Low sockeye escapement leads to Chilkoot River closure
State sportfish biologists closed Chilkoot River to retention of sockeye salmon this week, in the wake of low escapement of mature fish into Chilkoot Lake.
Through July 15, 4,355 sockeye had passed Chilkoot weir, compared to a 10-year average of 12,962 in escapement by the same week. “The probability of making minimum escapement (of 38,000) is not very good,” said Brian Elliott, assistant area management biologist for Alaska Department of Fish and Game’s Division of Sport Fish.
Last year, anglers caught 1,026 sockeye in the river and lake. “That’s a number that could be significant on the spawning grounds,” Elliott said.
However, the closure could be rescinded if fish start showing up in larger numbers, Elliott said. “This is not written in stone. We act on the best available data we have in front of us today. The hope is we’ll get a big push, which may happen.”
Under similar conditions in 2010, Fish and Game reduced bag limits July 8-29. Bag limits were liberalized last year, following a bumper sockeye return. The normal bag limit at the river is six sockeye per day.
The bulk of the sockeye run typically comes in late July, attracting sport fishermen from the Lower 48, Canada and Haines.
Doug Olerud, manager of Alaska Sport Shop, this week said he disagreed with the decision to prohibit retention of fish. “Why couldn’t they go down to one (sockeye) per day? There’s not that many fish being caught.”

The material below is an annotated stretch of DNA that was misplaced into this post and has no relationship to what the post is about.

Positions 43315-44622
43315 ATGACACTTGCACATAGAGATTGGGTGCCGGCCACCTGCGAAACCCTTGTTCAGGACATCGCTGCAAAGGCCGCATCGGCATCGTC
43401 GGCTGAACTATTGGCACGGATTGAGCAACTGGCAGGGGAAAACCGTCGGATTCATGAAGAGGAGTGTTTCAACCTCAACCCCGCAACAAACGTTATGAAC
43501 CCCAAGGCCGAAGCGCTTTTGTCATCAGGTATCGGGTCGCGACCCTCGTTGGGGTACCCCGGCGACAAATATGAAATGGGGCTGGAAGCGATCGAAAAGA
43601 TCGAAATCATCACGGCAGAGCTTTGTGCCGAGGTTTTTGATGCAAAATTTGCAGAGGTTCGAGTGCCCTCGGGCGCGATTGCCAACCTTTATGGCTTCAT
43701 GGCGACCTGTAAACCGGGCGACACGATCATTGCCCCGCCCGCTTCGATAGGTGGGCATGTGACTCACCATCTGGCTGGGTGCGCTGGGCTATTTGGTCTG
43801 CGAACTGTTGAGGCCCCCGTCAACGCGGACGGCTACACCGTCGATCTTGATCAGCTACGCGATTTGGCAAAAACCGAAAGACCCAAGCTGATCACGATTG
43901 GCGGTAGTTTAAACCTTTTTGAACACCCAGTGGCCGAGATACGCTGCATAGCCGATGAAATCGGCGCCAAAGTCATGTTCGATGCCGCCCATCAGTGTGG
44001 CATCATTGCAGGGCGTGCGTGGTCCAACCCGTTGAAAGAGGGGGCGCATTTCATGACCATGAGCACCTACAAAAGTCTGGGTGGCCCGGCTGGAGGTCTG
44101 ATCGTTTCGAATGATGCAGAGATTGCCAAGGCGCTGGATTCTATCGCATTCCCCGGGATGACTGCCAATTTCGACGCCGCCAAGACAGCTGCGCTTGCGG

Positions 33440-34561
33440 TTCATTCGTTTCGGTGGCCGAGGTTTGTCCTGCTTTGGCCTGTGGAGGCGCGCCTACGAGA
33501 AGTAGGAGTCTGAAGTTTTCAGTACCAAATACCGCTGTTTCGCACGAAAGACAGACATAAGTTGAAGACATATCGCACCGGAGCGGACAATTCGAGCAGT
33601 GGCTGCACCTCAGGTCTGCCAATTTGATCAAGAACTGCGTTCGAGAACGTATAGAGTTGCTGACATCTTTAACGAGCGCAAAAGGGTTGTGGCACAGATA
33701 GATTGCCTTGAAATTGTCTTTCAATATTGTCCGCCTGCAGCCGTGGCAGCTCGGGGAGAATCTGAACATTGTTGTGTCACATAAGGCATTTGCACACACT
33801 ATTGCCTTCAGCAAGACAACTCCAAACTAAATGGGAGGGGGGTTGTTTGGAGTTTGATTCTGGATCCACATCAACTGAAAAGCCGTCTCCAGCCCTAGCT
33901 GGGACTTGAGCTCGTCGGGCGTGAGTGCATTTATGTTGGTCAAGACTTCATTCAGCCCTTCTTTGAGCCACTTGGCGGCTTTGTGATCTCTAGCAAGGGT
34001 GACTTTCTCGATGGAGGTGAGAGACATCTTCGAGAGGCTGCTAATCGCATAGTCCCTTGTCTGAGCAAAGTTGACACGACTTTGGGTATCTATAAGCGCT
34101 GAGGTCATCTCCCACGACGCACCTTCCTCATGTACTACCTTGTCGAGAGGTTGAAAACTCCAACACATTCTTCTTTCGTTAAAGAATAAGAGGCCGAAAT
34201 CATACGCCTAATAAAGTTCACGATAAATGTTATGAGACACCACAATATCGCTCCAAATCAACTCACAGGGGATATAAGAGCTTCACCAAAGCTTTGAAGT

Olerud said he understood the need to protect the run, but said fishing there is important even for locals, some of whom consider sport fish harvest their version of subsistence fishing.
Biologist Elliott said until Fish and Game knows differently, it may need every sockeye heading into the lake. “We don’t want to take that kind of chance.”
Fish and Game commercial fisheries biologist Randy Bachman said escapement is tracking a few hundred fish more than at the same week in 2008, the parent year to this year’s sockeye run, which was also depressed. (At 34,000, sockeye escapement in 2008 fell short of the state’s minimum escapement goal of 38,000 fish.)
Restrictions of commercial fishing to protect Chilkoot sockeye include mesh restrictions and closure on the east shoreline of Lynn Canal above Point Bridget near Berner’s Bay.
A good return of sockeye to the Chilkat drainage this season has led to commercial openings on the west side of Lynn Canal up to Kochu Island in Chilkat Inlet. Above-average catches have brought about a dozen commercial boats to fish on the Chilkat side, Bachman said.
Most of the commercial gillnet fleet is still fishing for hatchery chums. About 110 boats in Lynn Canal last week averaged catches of 1,636 chum and 91 sockeye. That compares to the previous week, when 185 boats fished the canal, each taking an average 2,054 chum and 54 sockeye.
At about 1 million fish, the hatchery chum harvest to date is off a record pace of 1.4 million harvested by the same week last year, Bachman said. “The chum seemed to have come early this year,” he said.
Two years ago, when Chilkoot sockeye numbers also were low, commercial gillnetters raised concerns about interception of local fish in southern seine-fishing districts.
Gillnetter Steve Fossman said this week the fleet would be watching for seine openings at Homeshore and Admiralty Island’s Hawk Inlet, where fishermen believe Chilkoot-bound sockeye are intercepted as bycatch. “We all have concerns about it. Hopefully, (Fish and Game) is dealing with it.”
Fossman said the troll and seine fisheries are now taking a bite of hatchery chum harvests. “The pie keeps getting smaller.”